Bill & Melinda Gates Foundation Postsecondary Success

May 15, 2017

Colleges That Get It: One Institution’s Journey

by Dan Greenstein

Last week, I had the pleasure of visiting Sinclair Community College in Dayton, Ohio, one of our longtime institutional partners. As I talked with students, faculty, and campus leaders (and even got to fly a drone!), I marveled at the fact that Sinclair is awarding 40 percent more credentials than just four years ago, and their graduates are finding good jobs in the community.

So how did they do it? And are there insights in their story for other colleges and universities? These are not academic questions, as a survey just out from New America finds that a majority of Americans believe that institutions have a role to play in helping more students get to graduation.

I’ve spent some time with Sinclair’s leadership over the past several years, and I think they would be the first to say that there is no “secret sauce” behind the results they are seeing. They would, however, point to a handful of factors as critical to their success.

Persistence. Sinclair’s work to improve its completion numbers began well before our foundation came on the scene or there was even a completion movement. That continuity of focus has lasted through changes in leadership and the ups and downs of state funding. It takes time to figure out what works and what doesn’t in changing policy and practice, which makes staying power so important.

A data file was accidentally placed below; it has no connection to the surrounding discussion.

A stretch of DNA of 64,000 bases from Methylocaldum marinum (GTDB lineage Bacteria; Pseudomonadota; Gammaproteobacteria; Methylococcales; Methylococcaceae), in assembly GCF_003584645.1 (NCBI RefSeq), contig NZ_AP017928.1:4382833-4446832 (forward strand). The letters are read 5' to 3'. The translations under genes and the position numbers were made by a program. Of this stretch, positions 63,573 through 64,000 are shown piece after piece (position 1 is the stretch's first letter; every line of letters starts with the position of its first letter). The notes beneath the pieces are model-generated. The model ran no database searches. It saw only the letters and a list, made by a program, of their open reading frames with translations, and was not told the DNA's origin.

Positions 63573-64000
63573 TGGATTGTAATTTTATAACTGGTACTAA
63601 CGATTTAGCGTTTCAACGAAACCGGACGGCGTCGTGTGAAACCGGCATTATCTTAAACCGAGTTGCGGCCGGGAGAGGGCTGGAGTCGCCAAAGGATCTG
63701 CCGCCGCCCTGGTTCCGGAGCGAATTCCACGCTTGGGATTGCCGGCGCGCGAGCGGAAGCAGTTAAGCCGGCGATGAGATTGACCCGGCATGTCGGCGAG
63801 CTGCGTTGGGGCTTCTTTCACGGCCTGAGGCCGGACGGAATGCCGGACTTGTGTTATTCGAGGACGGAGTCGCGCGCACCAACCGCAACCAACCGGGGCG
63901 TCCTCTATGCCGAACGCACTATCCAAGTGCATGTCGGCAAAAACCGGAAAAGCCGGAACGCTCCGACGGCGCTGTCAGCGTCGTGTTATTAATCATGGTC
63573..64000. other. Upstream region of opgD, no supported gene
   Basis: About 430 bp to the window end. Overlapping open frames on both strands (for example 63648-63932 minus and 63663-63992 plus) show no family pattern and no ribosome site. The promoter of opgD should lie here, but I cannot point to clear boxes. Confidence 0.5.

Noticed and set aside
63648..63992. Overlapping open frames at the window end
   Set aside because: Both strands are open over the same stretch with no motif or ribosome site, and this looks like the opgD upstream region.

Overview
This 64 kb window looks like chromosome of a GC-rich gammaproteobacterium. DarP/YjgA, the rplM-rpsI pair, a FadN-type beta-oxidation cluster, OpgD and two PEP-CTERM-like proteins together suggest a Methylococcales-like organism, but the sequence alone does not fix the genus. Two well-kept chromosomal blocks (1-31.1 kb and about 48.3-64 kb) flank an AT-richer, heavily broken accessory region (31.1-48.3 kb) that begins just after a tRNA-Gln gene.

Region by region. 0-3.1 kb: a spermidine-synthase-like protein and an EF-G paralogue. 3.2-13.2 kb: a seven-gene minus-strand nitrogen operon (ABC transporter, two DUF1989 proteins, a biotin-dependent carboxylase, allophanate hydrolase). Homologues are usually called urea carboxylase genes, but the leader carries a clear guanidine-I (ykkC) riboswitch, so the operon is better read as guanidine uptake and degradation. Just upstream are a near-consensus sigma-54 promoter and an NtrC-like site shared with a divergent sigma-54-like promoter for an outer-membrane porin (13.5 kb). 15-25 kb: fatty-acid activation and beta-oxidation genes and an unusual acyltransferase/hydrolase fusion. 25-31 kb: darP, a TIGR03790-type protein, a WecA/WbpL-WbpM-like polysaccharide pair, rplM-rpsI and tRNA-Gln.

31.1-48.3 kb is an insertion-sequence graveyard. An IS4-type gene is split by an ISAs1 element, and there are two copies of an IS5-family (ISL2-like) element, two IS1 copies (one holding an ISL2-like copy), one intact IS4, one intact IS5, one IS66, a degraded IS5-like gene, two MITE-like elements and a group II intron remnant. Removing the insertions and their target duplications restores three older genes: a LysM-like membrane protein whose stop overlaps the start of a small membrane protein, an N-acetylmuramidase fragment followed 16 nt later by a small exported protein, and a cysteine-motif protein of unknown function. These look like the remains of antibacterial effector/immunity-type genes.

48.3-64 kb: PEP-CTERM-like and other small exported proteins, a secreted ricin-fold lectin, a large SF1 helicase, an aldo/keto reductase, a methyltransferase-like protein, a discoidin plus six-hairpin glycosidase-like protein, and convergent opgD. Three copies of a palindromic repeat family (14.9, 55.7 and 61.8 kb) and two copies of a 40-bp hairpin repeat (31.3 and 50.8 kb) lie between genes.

Focus. In addition to being focused on student persistence and completion, the college has become more focused in applyig its resources, doing less of some things in order to do more of others and making strategic choices about efforts with the best return for students. This is especially relevant in a time of increasingly constrained resources, as institutions and organizations (including foundations) are usually very good at adding new initiatives but often struggle when it is time to discontinue old ones.

Risk Taking. Also in the vein of strategic choices, Sinclair has also demonstrated a willingness to venture into new areas ahead of the curve, with no guarantee of success. This was certainly the case in the development of its Unmanned Aerial Systems (UAS) programming, which is now a recognized industry leader and home to the nation’s first permanent UAS flying facility.

Use of Data. Like high performing or high potential institutions, Sinclair began its push to improve student outcomes with a hard look at the numbers. College leaders identified several key loss points for their students and set out to address them. One particularly promising development has been the creation of My Academic Plan (MAP), an advising software tool that helps students plot a course to graduation. Completion rates for students using MAP are twice that of students not using it.

Stewardship of Place. By virtue of their name, community colleges are grounded in local needs and local issues. But this has been especially true for Sinclair, which has been a key player in helping Dayton and the surrounding region transition from an industrial economy by developing a skill base in areas such as aerospace and health care. And that is powering renewed economic energy in the birthplace of aviation.

Lasting institutional change is a combination of attention and intention, and Sinclair Community College gets that. And while they recognize that there is still a good distance to travel on their student success journey, they have already made great strides and have learned lessons that can benefit thousands – if not millions – of today’s college students.

Secret sauce? No. Recipe for success? Yes.

Dan Greenstein is the director of postsecondary success at the Bill & Melinda Gates Foundation.

Originally published on Impatient Optimists.

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